Two gunmen fled from the scene of the crime, and a number of accounts claim that Frank Scalise and Albert Anastasia, two Italian American mobsters were the shooters that day. However, Valachi had a different view and considered Buster from Chicago responsible for the murder.
Buster from Chicago is also held responsible for the deaths of some of the top Masseria lieutenants, such as Steve Ferringo and Alfred Mineo. It is believed that he gunned them down using his shotgun while they were walking through the Bronx apartment complex’s courtyard on the 5th of November, 1930.
While leaving the crime scene, he ran into an investigating patrolman who had come after hearing the gunfire. Buster from Chicago disguised himself as a frightened bystander and showed the direction of the shooting to the officer. Then he calmly walked away from the crime scene.
On the 3rd of February, 1931, Buster from Chicago was positioned in the Belmont Avenue’s basement apartment to watch for another mobster, Giuseppe Catania, also known as Joe the Baker. As Joe left a store along with his wife, Buster from Chicago opened fire, and Joe fell mortally wounded.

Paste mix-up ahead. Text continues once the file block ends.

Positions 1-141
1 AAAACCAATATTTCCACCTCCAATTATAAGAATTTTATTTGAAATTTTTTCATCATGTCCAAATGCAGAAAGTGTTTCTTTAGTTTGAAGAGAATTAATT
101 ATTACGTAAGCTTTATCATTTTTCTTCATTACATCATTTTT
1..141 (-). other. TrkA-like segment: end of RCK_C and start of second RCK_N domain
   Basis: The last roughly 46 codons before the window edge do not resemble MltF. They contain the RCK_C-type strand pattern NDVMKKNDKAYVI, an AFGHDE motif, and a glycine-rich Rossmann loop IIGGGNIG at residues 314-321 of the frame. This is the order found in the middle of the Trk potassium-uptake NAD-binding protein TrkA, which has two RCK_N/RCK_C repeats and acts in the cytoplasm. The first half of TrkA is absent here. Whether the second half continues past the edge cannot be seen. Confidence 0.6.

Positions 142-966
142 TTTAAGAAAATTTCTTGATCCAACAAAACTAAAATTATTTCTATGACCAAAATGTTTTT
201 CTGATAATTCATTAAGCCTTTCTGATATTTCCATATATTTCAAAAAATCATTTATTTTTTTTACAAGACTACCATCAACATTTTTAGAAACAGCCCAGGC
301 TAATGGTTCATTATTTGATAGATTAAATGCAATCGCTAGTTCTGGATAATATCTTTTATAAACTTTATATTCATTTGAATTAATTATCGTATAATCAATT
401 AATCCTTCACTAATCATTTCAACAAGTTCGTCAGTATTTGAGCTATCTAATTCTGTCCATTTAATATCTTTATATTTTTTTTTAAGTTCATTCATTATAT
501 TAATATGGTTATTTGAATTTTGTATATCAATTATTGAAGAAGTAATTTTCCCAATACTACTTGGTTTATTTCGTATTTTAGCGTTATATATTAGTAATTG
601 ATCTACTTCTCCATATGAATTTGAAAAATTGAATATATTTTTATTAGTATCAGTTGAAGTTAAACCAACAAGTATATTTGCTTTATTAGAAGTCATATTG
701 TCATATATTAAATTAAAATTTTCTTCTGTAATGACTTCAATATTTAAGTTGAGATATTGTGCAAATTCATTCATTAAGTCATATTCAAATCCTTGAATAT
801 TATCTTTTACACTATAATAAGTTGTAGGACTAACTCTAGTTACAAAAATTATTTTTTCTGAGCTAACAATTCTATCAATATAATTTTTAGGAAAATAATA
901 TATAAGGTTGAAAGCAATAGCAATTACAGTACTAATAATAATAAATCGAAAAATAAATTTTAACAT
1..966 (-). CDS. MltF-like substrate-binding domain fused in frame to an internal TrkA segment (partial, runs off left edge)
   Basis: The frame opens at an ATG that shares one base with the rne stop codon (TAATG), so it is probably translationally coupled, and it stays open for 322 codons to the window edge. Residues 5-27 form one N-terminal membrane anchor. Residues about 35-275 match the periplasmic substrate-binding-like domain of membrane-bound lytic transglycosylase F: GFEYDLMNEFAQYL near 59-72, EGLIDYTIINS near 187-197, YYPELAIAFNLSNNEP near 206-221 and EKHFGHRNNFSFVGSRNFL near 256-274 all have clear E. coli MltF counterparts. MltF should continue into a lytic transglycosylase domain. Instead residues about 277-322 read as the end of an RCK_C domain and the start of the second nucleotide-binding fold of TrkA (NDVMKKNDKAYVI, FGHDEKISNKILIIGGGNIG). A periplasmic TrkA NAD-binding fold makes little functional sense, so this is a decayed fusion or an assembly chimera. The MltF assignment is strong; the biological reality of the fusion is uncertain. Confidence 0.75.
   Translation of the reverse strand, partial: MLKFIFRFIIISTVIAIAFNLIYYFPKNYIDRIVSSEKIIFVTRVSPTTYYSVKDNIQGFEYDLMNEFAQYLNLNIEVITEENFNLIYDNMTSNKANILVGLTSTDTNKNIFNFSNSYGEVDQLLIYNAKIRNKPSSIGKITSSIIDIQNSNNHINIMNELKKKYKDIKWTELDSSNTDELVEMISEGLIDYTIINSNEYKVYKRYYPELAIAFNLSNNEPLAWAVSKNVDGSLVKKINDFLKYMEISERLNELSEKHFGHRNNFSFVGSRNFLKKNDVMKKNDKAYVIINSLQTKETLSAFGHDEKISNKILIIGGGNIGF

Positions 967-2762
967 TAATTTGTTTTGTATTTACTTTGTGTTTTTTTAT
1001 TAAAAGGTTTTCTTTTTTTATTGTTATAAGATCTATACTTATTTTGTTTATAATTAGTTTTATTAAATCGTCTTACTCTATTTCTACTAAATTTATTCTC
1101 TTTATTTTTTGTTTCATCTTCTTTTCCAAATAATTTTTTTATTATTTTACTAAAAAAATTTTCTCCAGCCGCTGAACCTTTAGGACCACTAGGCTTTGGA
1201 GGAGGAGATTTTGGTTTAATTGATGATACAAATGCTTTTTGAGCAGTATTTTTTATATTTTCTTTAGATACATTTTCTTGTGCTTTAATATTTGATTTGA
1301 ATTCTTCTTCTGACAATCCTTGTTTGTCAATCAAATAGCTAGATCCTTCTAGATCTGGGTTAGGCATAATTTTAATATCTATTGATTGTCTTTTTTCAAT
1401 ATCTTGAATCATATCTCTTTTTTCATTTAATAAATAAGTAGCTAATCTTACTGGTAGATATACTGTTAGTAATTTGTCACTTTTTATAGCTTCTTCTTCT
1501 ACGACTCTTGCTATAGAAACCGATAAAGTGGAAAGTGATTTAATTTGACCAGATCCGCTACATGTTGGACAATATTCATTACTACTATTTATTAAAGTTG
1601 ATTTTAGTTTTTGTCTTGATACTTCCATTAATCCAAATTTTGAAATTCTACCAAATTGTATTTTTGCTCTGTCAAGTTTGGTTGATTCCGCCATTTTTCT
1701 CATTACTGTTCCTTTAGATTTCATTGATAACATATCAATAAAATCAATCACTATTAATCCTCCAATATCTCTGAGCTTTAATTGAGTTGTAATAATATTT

With impressive calm, Buster from Chicago once again made his escape easily through the commotion that followed. Buster was apparently proud that even though the blast pattern was wide, the wife of Joe the Baker was not harmed in any manner.
Too Good to be True?
So, a hitman who can be relied on to kill his targets with a minimum of collateral damage, a man calm enough to walk away from a fatal shooting time and again without being caught, and a man so discreet that nothing about him is known for sure. Buster from Chicago sounds like a dream for an underworld boss in the middle of a mob war, and indeed this characterization is perhaps too good to be true.